The FRED graph above shows you the total value of checks that are “in the mail.” More precisely, the mail float measures all checks that are being processed—that is, the checks being cleared between banks. The payer’s check is received by the payee’s bank through the mail or handed over to a cashier, but there’s a delay until that check is credited in their bank account. A large fraction of this time is dedicated to the physical delivery of the check through the postal system or other physical means to be processed.
A few more observations about the data. First, there seems to be a very strong seasonal factor until the turn of the millennium. We also see that the mail float keeps increasing over the first four decades, a reflection of a growing economy and inflation. Then it collapses. This shift coincides with the digitization of the check clearing process, which in the end doesn’t require a physical transfer for most checks.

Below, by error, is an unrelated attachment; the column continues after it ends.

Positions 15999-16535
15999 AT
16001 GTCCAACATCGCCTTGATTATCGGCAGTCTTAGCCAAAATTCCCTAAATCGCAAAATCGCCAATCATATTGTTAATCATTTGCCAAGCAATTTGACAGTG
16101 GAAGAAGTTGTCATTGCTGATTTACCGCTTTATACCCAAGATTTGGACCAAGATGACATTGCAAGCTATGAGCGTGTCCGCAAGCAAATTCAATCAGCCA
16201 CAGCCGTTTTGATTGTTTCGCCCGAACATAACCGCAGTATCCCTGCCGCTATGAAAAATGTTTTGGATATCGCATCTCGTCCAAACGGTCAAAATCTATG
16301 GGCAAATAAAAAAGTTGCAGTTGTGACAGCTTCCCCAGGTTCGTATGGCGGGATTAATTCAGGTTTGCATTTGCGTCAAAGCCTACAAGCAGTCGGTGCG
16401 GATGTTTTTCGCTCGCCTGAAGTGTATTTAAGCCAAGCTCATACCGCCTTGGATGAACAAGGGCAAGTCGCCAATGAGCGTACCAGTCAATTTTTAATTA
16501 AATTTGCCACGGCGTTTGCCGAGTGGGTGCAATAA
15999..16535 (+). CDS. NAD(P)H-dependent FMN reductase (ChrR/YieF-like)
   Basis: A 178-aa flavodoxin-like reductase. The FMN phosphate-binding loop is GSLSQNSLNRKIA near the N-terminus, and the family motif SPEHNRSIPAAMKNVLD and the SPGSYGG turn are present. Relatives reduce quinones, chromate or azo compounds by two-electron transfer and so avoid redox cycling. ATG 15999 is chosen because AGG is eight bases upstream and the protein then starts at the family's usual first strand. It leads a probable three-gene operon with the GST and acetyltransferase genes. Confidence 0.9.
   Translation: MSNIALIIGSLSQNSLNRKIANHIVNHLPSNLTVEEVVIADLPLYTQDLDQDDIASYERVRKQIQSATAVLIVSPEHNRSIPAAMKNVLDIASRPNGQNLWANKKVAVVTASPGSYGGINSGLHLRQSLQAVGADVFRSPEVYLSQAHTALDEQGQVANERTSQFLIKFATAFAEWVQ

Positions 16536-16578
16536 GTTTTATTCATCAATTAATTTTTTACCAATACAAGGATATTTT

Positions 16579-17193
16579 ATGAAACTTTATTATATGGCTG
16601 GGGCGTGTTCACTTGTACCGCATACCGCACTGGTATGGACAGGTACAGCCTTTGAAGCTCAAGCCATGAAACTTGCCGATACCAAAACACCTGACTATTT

To be honest, we can’t explain the negative numbers in five of the quarters, which implies the payer’s bank subtracted funds before the payee’s bank added them. Time travel may be a factor, but it’s more likely that the method of calculating the mail float—not directly, but as the residual between total assets and total liabilities in checkable deposits—includes some mismeasurements.
How this graph was created: Search for mail float, select the quarterly series for levels, click “Add to Graph.”
Suggested by Christian Zimmermann.